Front Page Titles (by Subject) chapter one: Difficulties with Regard to the Question of Resistance - Principles of Politics Applicable to All Governments
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chapter one: Difficulties with Regard to the Question of Resistance - Benjamin Constant, Principles of Politics Applicable to All Governments 
Principles of Politics Applicable to a all Governments, trans. Dennis O’Keeffe, ed. Etienne Hofmann, Introduction by Nicholas Capaldi (Indianapolis: Liberty Fund, 2003).
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Difficulties with Regard to the Question of Resistance
Political authority not being limitless, it is clear that the duties of individuals toward it are not unlimited. These duties diminish in proportion to the government’s encroachments on aspects of individual life outside its jurisdiction. When these encroachments are taken to the limit, it is impossible for resistance not to result.
Government is like taxation. Each person agrees to sacrifice a portion of his wealth in order to finance public expenditure, whose purpose is to assure him the peaceful enjoyment of what he retains; but if the state demanded from each person all his wealth, the guarantee it offered him would be illusory, since there would no longer be anything to which it could apply. Likewise each person agrees to sacrifice a part of his freedom in order to assure the remainder; but if the government invaded all his freedom, the sacrifice would be purposeless.
We know all the dangers of the only too well-known question of resistance. We know to what abuses and crimes it opens the way. No one today can utter the word revolution without an unease bordering on remorse. Nevertheless, whatever line one takes on this question of resistance, it will always present a lot of difficulties.
In countries where authority is divided, if the holders of that authority are in dispute, one has to choose between them, and resistance against one lot or the other is forced on us. The English constitution requires both chambers and the king to cooperate in the establishment of taxes and the making of laws. If the king wished  to raise taxes in opposition to one of the two chambers, to obey the king would be to resist the lawful authority of Parliament. If one or both chambers wanted to pass a law independently of the royal sanction, to obey them would be to resist the lawful authority of the crown.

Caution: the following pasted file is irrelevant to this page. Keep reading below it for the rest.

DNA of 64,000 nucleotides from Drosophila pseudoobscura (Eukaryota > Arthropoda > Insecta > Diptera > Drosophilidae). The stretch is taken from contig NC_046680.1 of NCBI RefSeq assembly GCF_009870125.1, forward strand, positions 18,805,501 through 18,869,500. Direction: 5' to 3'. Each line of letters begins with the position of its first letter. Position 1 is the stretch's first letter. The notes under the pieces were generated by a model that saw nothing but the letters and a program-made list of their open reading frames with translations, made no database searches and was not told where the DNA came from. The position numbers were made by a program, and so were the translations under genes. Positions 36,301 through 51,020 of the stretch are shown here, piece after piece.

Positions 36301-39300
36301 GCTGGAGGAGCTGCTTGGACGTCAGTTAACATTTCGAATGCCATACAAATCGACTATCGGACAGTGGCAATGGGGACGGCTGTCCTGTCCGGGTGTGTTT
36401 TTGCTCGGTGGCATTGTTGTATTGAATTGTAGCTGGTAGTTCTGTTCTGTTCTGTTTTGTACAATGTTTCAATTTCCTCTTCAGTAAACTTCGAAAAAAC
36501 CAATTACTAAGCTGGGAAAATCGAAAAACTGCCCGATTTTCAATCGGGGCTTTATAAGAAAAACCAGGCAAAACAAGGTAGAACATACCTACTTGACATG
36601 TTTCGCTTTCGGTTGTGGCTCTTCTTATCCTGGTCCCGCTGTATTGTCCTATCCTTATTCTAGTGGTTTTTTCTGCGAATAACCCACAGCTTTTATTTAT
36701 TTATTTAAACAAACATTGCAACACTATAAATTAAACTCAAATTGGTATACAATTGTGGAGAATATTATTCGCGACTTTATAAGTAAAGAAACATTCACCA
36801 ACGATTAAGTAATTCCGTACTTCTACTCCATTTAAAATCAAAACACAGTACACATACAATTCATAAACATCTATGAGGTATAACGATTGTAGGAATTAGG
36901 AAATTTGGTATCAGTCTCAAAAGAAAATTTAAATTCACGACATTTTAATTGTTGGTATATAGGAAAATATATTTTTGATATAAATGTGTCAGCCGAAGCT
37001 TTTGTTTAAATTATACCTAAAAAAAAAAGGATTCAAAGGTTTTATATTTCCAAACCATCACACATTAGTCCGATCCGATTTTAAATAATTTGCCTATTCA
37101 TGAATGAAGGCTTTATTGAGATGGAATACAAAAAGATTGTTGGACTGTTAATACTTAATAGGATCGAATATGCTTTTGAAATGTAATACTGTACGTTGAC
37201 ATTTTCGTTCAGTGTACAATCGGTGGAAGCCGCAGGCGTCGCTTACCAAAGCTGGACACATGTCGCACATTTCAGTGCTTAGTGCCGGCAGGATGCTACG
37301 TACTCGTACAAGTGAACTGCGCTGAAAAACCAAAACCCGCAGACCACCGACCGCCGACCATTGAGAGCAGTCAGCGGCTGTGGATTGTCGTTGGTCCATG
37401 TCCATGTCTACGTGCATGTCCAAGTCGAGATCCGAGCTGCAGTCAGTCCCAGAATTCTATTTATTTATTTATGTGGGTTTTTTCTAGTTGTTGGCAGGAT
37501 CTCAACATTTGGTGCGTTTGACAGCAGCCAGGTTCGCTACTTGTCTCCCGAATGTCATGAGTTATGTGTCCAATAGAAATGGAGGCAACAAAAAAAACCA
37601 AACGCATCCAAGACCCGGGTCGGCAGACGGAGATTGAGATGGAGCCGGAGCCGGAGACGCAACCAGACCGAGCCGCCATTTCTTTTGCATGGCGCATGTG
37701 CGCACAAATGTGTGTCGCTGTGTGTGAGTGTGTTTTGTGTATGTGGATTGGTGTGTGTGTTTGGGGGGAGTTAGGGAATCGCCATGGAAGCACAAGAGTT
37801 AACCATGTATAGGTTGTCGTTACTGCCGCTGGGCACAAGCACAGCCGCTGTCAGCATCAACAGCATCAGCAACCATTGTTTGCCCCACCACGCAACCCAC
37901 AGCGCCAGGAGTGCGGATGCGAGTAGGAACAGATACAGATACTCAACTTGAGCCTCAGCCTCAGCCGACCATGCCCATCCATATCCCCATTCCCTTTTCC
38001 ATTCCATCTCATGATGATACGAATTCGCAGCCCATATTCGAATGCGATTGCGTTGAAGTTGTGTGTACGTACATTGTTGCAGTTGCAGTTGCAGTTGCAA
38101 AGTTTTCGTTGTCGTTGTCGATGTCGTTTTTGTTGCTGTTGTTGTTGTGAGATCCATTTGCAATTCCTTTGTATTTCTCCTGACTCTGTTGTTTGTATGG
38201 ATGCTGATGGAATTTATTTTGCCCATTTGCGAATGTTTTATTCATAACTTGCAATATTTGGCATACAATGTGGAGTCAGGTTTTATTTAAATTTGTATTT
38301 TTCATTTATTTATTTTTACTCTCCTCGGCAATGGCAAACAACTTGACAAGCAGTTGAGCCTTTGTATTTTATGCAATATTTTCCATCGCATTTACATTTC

Even in those countries where power is concentrated in a single person, however, the question of resistance is less simple than it appears. It certainly rests with each citizen not to resist the government. It does not rest with him, however, to prevent others from resisting and overthrowing it. Now, if this government is overthrown, should one immediately rally around the new government? This principle would sanction every violent outrage. It would become a fertile source of the very ills one is seemingly striving to avoid, since it would give audacity the continual attraction of recompense, by legitimating initial success. Movements which overthrow usurping governments are acts of resistance, just as much as those which overthrow established ones. The overthrow of the Committee of Public Safety was quite simply an act of resistance. Should we have stayed submissive forever to the Committee of Public Safety? If we say all power comes from God, then Cartouche was one such power and Robespierre another. But the problem would still not be resolved. Former government can, after its fall, still have resources, supporters, and hopes. At what time, by what indication, according to what calculation, moral or numerical, does the duty of individuals, founded on divine right or on such other basis as one may choose to give it, get transferred from their former to their new masters? Finally, could one seriously make out the case that resistance is always illegitimate? Can one condemn it under Nero, Vitellius, or Caracalla? One may think one is getting out of the difficulty by way of abstract, general maxims, which seem to oust personal judgment. But the complexities and nuances of circumstance render these maxims useless and sterile in application.